Brooklyn writer and artist Jessica Love has snagged a prestigious award for her recently published children’s book, “Julián is a Mermaid.”
Love received the Illustrator Honor Award from the Ezra Jack Keats Foundation, named after the late children’s author and illustrator, for the volume, which was published by Candlewick Press.
“Ezra Jack Keats was one of those remarkable people who really did make the world better than it was before he lived in it,” Love told this paper. “He brought his prodigious talent to bear on these quiet, humble stories, making us look closer at the stuff we do every day. He filled his books with people of many colors, never making the color of their skin the focus of his stories. He made books with tremendous quiet grace, and lived his life that way too.”
Love has worked as a theater actor for the last 10 years and currently lives in Sunset Park.
“To receive an Ezra Jack Keats Honor is, for me, a profound encouragement that I at least have my shoes on the right feet, and am walking in the right direction,” added Love.
The Ezra Jack Keats Foundation, in partnership with the de Grummond Children’s Literature Collection at The University of Southern Mississippi, announced the award winners at a ceremony held on April 4, during the Fay B. Kaigler Children’s Book Festival at the University of Southern Mississippi in Hattiesburg.
Deborah Pope, executive director of the Ezra Jack Keats Foundation, said, “It is a joy and a privilege each year to recognize and support new writers and illustrators who create beautiful and entertaining books that reflect the childhood experiences of our diverse population.”
Pope believes that the Ezra Jack Keats Award brings greater attention to artists who, like Keats, seek to inspire all children to achieve their full potential.
“I’m proud that children’s book authors and illustrators across the country, and even some from around the world, are being given a career boost by an award honoring one of Brooklyn’s greats, Ezra Jack Keats, who was born and grew up here in East New York,” Pope told this paper.
“It also gives me a special thrill to know that many of these authors and illustrators, who like Ezra, are celebrating this country’s diverse population, have migrated to Brooklyn to do their work,” she went on. “In fact, Jessica is one of the incredible artist/authors who’ve come to Brooklyn and found special inspiration to create wonderful books, like ‘Julian is a Mermaid.’”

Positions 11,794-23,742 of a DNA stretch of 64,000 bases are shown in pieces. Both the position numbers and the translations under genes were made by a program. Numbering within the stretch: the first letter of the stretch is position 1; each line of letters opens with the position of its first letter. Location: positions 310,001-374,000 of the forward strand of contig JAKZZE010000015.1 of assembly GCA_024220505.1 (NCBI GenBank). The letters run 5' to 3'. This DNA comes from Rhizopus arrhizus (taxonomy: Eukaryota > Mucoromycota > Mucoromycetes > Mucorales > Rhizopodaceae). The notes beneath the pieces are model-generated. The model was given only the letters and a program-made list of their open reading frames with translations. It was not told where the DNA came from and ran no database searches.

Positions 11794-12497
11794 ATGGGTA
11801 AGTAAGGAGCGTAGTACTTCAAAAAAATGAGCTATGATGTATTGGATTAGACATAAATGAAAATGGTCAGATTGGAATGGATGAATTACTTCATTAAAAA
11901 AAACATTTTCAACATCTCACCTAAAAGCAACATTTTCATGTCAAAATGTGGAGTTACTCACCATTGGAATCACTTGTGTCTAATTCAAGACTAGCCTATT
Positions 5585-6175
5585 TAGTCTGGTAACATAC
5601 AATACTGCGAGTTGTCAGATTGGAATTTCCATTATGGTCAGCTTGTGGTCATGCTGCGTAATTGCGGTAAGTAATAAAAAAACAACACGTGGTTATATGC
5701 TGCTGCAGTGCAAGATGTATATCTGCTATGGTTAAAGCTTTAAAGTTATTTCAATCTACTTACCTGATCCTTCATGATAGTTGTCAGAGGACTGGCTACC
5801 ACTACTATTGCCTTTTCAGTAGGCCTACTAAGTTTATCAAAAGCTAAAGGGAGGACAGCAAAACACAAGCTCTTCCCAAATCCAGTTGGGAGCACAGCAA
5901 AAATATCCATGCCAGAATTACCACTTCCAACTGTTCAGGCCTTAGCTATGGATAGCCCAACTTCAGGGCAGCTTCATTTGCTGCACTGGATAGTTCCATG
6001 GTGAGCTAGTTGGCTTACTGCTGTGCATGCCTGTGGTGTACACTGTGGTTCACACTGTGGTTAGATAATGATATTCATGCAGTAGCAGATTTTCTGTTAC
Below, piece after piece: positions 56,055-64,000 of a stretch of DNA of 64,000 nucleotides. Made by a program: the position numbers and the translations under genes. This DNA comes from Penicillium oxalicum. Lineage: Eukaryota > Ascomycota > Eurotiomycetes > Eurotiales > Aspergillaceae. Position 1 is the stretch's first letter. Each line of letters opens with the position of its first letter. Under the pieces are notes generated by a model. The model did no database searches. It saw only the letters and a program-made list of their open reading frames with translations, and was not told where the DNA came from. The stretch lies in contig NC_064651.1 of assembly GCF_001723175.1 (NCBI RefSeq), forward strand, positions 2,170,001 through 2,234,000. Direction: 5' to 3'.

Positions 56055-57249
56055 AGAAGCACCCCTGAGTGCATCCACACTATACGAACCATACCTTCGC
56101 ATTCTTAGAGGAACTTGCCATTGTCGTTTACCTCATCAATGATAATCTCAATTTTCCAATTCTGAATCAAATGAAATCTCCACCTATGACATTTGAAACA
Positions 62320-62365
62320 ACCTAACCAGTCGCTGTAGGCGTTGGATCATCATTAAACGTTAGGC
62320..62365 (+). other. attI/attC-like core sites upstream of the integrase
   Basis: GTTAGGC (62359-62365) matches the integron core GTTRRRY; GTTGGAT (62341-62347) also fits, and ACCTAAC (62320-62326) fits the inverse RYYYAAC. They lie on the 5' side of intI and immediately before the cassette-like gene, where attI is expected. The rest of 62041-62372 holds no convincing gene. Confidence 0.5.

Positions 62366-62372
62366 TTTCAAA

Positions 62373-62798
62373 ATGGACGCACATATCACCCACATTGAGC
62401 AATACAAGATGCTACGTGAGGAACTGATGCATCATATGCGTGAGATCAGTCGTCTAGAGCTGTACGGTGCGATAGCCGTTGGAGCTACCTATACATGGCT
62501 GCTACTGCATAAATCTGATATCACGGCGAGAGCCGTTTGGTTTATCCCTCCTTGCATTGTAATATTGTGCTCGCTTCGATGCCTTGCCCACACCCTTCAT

Other winners include John Sullivan, who won the writer’s award for “Kitten and the Night Watchman,” and Oge Mora, who won the illustrator award for “Thank you, Omu!” which she also wrote. The winning writer and illustrator each received $3,000 and a bronze medallion.
In addition, Jane McGuinness also won an Illustrator Honor Award for “Prickly Hedgehogs!” which she also wrote. The 2019 Ezra Jack Keats Award Honor winners for writing were Juana Martinez-Neal for “Alma and How She Got Her Name,” Matt James for “The Funeral” and Keith Calabrese for “Lena’s Shoes are Nervous: A First Day-of-School Dilemma.”
Sophie Blackall — who won the 2003 EJK Award for Illustrator for her children’s book “Ruby’s Wish” as well as two Caldecott Medals, in 2016 for “Finding Winnie,” and this year for “Hello Lighthouse” — presented the 2019 Ezra Jack Keats Awards. Bweela Steptoe, a renowned designer of unique wearable art, delivered the Keats lecture.
To be eligible for the Ezra Jack Keats Award, the author and/or illustrator must have had no more than three children’s picture books published prior to the year under consideration.
“This year’s EJK Award winners celebrated human connection and kindness through thoughtful books that remind us of the sheer joy and the lasting impact of Ezra’s work,” said Ellen Ruffin, curator of the de Grummond Children’s Literature Collection and the Keats Archive. “We look forward to their continued, illustrious careers, writing and illustrating delightful children’s books that make a difference.”